Moon’s witty and ironic work explores how Westerners perceive other cultures and how perceived foreigners see the West. Korean born, now living in the United States, Moon asks the pertinent question, “Why do people love foreign stuff so much? When we travel to other countries, explore different cultures, and meet with new people, we tend to fall in love with things that are not our own. People have a soft spot for foreign things. The world is so interconnected nowadays, how can you even tell where someone or something ‘comes from’ anymore?” In her work, Moon acts in the role of a traveler, and explores the notion that identity is not beholden to geographic location.
Honoring traditional Asian arts through her use of Hanji paper, Korean silk, and calligraphic brushstrokes, throughout the exhibition she plays with iconography and symbols that have been classified as “foreign” such as blue willow china patterns, fortune cookies (which originated in California but are identified as Chinese), Korean fans, and floating dragons and intermingles them with references to Pop and southern folk art. Her use of the peach identified in Chinese mythology as a symbol of immortality is also a nod to her home state of Georgia’s mascot, the “Georgia Peach.” Moon transforms a traditional Korean fashion accessory called “Norigae” into endearing quirky manifestations of various personalities, with such names as Gloria and Rachel whose hair is interwoven with eclectic items such as children’s plastic barrettes or Native American beaded dolls. Her misshapen and whimsical ceramics reference southern folk art face jugs yet are painted in traditional Asian ceramic glazes and motifs. At the heart of the exhibition, Moon presents an installation featuring perceived kitschy elements of Asian home décor: low wooden tables and silk embroidered pillows placed on Japanese tatami mats. Displayed on the various surfaces are her unconventional ceramic works reflecting her interest in the “beautiful awkward” in which she makes reference to a tourist’s desire to collect foreign and exotic elements to beautify their houses back home.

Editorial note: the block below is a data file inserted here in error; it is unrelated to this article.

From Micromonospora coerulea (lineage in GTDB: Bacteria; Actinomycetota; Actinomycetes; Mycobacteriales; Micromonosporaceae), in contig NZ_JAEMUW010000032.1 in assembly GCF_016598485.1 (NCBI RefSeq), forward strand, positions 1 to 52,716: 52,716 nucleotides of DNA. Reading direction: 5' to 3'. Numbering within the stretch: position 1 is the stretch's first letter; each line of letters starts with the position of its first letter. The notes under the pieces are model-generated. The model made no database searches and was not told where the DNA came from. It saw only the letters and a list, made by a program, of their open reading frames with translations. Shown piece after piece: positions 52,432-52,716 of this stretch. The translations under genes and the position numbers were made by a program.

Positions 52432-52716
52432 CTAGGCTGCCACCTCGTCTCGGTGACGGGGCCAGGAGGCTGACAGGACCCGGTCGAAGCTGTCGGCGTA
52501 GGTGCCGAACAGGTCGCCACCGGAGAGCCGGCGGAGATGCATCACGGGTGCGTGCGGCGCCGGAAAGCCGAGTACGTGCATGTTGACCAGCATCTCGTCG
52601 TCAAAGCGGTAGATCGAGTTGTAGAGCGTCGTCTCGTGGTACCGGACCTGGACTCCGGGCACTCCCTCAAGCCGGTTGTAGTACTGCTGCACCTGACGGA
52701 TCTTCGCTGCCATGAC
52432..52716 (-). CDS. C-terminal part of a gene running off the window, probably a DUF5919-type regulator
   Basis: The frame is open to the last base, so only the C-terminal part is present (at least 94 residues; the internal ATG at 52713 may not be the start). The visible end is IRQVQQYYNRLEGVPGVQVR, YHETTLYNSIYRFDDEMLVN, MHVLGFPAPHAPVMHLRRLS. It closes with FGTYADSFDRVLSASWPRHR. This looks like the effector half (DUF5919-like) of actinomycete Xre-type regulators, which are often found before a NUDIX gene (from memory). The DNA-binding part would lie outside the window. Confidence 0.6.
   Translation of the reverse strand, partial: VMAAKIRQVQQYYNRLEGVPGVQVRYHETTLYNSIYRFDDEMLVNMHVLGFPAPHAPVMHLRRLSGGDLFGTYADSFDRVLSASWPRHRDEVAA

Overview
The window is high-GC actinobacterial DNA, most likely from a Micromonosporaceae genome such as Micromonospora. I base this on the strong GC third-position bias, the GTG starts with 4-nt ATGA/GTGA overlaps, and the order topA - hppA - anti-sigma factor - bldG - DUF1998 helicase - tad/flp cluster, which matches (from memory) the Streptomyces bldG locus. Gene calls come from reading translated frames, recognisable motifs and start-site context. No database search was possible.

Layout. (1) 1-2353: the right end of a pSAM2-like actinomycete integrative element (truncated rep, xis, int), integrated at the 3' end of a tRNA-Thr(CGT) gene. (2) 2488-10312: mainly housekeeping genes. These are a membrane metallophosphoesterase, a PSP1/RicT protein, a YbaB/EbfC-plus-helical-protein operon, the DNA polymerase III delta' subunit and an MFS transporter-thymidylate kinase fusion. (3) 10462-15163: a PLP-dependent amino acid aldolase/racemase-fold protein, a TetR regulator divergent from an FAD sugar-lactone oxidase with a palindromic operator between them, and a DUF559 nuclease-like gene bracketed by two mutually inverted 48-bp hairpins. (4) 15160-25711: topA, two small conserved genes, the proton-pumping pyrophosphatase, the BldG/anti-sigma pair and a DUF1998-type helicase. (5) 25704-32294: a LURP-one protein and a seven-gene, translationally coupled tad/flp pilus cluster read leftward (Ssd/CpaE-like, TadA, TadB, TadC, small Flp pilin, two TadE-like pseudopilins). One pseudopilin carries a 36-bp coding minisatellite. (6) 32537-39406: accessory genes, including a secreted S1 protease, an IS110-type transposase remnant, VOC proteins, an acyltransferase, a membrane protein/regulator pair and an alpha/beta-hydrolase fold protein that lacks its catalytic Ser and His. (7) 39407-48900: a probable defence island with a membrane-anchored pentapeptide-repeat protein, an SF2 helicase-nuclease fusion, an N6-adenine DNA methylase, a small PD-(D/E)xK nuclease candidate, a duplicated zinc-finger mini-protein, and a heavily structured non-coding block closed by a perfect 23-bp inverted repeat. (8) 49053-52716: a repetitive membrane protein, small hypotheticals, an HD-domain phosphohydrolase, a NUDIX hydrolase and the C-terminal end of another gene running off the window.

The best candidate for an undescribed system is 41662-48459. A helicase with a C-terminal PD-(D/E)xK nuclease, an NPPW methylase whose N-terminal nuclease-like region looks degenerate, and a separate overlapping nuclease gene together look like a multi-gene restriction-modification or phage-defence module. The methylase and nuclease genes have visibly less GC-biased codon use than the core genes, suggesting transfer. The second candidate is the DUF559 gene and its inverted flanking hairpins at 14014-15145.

At first glance, Jiha Moon’s work appears as a mash-up of high-and-low brow cultural references. Upon further inspection, slyly ironic and humorous references emerge that are satirically filtered by the artist, who reminds us that our preconceived notion of “others” is not a true manifestation of actual identity.
DOUBLE WELCOME: MOST EVERYONE’S MAD HERE
Number of Works:
34 ceramic works, 22 paintings and one floor installation
2,500 – 3,000 sq ft
$8,500 for eight weeks
Venue pays for incoming shipping
To be carried by venue
label and wall text information in digital format
video about the artist and 100 copies of the educational brochure.